Communists: Traveling Act

Nikita Khrushchev never worries about the dangers of "overexposure." While Western statesmen make quick flying visits abroad, Nikita stays for weeks and weeks. Last week, as he arrived in Copenhagen for an 18-day journey through Scandinavia, it was quickly clear that his once effective act as the heavily charming, frank and shrewd Russian cornball has grown stale. It was his 52nd foreign voyage since he took power a decade ago, and the style was still the same, but the welcoming crowds were scanty and almost silent.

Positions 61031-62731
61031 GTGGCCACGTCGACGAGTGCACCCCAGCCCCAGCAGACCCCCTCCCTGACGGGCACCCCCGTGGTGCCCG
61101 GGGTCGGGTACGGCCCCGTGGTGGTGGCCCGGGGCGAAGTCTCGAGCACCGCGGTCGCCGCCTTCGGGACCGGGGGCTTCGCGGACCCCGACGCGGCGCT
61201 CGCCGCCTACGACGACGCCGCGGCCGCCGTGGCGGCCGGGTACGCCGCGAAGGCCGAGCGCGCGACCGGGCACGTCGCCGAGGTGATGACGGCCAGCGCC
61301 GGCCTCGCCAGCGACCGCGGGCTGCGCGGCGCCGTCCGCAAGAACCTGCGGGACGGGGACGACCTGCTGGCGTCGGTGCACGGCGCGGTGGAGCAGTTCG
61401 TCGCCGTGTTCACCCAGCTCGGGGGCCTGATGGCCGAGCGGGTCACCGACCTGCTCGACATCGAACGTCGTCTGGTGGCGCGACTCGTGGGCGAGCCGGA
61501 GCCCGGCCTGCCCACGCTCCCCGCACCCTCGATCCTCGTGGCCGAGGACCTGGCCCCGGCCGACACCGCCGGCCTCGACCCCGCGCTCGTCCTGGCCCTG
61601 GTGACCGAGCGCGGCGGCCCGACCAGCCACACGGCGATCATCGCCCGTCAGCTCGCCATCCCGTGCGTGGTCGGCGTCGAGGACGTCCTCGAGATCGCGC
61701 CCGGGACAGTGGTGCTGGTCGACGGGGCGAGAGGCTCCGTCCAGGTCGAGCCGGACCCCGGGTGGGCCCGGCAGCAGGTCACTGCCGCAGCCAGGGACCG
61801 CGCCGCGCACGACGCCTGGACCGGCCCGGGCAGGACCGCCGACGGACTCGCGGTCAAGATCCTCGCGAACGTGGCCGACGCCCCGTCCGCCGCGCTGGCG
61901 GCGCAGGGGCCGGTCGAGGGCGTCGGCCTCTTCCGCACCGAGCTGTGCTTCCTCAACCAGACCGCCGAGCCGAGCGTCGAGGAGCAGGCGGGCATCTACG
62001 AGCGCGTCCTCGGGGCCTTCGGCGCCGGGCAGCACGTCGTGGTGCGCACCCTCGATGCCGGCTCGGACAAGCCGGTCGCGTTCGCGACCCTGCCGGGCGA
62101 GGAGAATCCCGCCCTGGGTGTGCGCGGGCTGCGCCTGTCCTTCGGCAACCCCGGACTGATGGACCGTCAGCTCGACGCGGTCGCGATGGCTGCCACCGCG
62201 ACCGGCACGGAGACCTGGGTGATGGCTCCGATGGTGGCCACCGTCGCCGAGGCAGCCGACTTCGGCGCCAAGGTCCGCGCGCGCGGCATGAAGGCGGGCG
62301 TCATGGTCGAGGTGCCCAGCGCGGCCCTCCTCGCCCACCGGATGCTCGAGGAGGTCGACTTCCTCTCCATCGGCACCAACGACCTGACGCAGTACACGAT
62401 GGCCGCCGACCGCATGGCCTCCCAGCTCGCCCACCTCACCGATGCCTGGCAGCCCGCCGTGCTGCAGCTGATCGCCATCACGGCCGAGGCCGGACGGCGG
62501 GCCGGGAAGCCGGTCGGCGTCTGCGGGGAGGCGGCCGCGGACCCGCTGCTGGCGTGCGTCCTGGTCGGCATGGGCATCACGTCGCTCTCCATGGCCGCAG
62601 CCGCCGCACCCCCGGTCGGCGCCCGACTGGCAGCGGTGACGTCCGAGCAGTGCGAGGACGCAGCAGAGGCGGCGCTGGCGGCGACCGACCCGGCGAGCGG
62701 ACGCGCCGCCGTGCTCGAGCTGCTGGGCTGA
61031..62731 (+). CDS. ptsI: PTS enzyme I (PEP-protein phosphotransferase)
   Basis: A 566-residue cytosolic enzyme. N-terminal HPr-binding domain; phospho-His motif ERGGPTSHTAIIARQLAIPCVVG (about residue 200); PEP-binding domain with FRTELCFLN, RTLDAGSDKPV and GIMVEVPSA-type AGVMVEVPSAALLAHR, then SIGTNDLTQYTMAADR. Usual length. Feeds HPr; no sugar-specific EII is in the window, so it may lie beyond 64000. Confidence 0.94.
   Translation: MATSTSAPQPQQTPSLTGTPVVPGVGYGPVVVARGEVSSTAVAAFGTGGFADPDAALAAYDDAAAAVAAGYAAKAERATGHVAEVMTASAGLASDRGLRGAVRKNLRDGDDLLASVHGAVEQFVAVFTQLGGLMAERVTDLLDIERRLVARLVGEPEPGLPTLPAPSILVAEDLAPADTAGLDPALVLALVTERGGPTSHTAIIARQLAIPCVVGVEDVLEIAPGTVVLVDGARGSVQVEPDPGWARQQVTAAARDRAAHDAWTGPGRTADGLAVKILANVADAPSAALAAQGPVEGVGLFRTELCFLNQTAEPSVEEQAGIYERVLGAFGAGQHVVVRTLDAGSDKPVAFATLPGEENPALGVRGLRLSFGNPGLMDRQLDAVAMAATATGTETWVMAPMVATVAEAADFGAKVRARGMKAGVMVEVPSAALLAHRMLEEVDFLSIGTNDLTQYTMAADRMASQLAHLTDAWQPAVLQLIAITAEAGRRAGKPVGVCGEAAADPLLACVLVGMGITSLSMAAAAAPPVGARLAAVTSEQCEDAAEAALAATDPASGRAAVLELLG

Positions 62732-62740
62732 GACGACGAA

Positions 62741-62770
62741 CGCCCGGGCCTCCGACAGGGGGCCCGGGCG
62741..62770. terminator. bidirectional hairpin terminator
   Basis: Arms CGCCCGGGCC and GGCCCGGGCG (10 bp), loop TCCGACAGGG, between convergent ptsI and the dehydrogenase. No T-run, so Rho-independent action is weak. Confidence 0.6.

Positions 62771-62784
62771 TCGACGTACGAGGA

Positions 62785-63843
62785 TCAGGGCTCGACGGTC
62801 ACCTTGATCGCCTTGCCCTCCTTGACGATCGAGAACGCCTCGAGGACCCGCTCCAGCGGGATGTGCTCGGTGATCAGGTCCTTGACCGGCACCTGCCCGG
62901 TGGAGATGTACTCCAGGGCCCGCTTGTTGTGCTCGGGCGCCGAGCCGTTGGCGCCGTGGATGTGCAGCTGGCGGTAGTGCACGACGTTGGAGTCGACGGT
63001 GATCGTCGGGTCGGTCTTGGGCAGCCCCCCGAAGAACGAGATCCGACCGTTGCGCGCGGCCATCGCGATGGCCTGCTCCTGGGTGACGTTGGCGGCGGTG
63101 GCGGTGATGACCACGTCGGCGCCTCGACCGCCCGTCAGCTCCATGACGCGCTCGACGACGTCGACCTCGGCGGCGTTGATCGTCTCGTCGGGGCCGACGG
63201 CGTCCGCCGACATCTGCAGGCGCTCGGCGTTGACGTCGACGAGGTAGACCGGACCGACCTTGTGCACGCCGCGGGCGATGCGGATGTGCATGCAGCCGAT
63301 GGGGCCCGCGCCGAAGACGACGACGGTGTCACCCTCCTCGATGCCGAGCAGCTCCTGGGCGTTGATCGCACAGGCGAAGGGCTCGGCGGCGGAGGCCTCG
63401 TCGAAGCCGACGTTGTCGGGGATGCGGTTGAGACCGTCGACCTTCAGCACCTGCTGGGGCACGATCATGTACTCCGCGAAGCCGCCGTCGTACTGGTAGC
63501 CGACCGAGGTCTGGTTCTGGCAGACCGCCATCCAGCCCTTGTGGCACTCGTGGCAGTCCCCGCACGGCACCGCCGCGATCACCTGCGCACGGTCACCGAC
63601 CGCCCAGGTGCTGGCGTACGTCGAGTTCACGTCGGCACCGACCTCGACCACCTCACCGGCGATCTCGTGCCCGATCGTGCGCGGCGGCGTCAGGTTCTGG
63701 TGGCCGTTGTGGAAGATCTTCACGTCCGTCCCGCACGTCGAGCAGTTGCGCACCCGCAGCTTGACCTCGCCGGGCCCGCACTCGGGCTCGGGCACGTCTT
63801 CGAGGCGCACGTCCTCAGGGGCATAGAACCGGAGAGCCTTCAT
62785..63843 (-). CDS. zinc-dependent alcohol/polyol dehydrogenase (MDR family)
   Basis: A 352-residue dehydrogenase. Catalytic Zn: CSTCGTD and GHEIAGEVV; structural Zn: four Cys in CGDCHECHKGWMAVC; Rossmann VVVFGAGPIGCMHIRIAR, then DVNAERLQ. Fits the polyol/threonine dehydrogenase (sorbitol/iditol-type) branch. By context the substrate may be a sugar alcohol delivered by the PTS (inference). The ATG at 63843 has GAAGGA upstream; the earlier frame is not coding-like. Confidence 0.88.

As Nikita made his way down the gangplank of the blue and white...

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